What impact do environmental factors have on allergies?

Newly established Mainz Center for Chemical Allergology (MCCA) investigates the chemical basis of allergies

June 19, 2015

Researchers of the Max Planck Institute for Chemistry and the Institute of Translational Immunology (TIM) of the University Medical Center Mainz have recently begun to work together in a newly created platform: In the Mainz Center for Chemical Allergology (MCCA) scientists from both institutes jointly investigate to which extent pollutants in the atmosphere, or the change in the composition of foods worsen allergies. This requires a deeper understanding of how allergens are modified by the environment and thus induce an altered body’s immune responses. The research aims at creating the base for a better understanding of the constantly increasing number of hypersensitivities and at delineating paths for effective treatments and targeted preventative measures.

In the spring, many people suffer from hay fever, an allergy-related inflammation of the nasal mucosa. Currently, researchers from the University Medical Center in Mainz and the Max Planck Institute for Chemistry are jointly investigating the chemical basics of allergies.

he MCCA was initiated by Professor Dr. Ulrich Pöschl, Director at the Max Planck Institute for Chemistry in Mainz, and Professor Dr. Dr. Detlef Schuppan, Head of the Institute for Translational Immunology at the University Medical Center Mainz. The scientists and physicians at the MCCA hope for a rapid progress in research on allergies and other hypersensitivities through the bundling of their expertise, which is unique in this form.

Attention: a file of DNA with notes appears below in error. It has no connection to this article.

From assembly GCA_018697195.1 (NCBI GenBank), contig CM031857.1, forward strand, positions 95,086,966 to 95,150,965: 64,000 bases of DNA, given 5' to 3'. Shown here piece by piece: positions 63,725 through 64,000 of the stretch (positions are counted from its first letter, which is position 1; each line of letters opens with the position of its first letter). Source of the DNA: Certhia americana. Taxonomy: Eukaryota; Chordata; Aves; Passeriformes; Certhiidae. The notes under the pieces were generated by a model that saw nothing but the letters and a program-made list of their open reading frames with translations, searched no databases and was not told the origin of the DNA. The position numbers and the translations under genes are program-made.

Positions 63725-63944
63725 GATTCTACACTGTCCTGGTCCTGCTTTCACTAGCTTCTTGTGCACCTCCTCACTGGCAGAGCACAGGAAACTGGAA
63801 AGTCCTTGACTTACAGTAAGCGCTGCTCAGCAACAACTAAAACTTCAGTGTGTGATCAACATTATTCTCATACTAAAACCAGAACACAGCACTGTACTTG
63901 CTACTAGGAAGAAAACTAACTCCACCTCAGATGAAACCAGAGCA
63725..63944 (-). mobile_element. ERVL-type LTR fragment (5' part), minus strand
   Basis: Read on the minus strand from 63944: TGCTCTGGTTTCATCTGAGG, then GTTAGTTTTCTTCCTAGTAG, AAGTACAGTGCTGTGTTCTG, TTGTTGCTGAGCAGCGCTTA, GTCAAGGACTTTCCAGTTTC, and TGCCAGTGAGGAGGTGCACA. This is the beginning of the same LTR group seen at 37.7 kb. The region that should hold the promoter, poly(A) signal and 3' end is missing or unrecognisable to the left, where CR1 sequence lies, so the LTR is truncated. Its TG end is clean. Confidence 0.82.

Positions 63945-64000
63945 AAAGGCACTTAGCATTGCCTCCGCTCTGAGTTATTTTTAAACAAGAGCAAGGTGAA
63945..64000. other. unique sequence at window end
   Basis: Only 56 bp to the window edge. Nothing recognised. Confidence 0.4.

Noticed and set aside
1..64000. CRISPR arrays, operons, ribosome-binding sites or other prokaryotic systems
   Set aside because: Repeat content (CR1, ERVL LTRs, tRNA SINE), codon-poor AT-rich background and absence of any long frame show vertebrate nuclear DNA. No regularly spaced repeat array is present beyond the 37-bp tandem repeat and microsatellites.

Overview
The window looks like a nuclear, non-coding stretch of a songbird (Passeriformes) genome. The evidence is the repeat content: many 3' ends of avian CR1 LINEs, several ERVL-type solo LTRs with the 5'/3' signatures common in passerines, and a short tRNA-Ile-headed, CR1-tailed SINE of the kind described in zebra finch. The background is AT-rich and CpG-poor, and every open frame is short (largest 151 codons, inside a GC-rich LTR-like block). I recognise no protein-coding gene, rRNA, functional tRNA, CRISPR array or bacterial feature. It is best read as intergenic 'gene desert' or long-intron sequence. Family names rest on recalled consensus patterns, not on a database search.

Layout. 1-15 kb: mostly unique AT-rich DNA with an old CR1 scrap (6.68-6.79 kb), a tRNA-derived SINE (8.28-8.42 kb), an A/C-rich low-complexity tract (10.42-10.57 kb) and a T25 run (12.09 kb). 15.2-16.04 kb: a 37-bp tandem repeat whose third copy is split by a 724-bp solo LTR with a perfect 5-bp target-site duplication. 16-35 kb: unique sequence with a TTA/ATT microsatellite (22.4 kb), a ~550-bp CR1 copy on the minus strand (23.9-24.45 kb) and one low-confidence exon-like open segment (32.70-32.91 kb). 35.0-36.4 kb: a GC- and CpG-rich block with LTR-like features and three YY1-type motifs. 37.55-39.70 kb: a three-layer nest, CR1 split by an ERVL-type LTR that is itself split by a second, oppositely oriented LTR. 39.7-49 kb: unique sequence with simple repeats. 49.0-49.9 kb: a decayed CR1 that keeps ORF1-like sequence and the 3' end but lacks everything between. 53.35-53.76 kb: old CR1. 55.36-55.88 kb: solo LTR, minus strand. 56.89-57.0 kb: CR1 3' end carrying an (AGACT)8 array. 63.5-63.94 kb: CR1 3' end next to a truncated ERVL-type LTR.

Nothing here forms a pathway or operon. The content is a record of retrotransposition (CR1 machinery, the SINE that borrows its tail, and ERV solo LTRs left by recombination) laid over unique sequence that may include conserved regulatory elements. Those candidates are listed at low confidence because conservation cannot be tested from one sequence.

“Studies have shown that previously known allergens can change as a result of pollution or cultivation conditions and the growing of crops, which we were able to demonstrate for example, in wheat. Their characteristics can be modified and thus also the type and severity of allergies and hypersensitivities they trigger”, says Detlef Schuppan, explaining the research approach of the interdisciplinary center. The physician had discovered that the increased content of the so-called amylase trypsin inhibitors in cereals containing gluten can worsen allergies and autoimmune diseases.

“With the designation ‘chemical allergology’, we have created a new term. It describes that we do not only want to determine empirical relationships, but we also want to clarify fundamental chemical processes which are responsible for the occurrence of allergies and the influence of pollutants”, says Ulrich Pöschl, describing the relationship between the research center and the naming.

Hazel pollen often causes allergies as early as February since the plant flowers early in the year. The electron microscopic picture of hazel pollen was taken at the Max Planck Institute for Chemistry.
MCCA will unravel the chemical basis of allergies

Hazel pollen often causes allergies as early as February since the plant flowers early in the year. The electron microscopic picture of hazel pollen was taken at the Max Planck Institute for Chemistry. Picture: Antje Sorowka, Max Planck Institute for Chemistry
    Hazel pollen often causes allergies as early as February since the plant flowers early in the year. The electron microscopic picture of hazel pollen was taken at the Max Planck Institute for Chemistry. Picture: Antje Sorowka, Max Planck Institute for Chemistry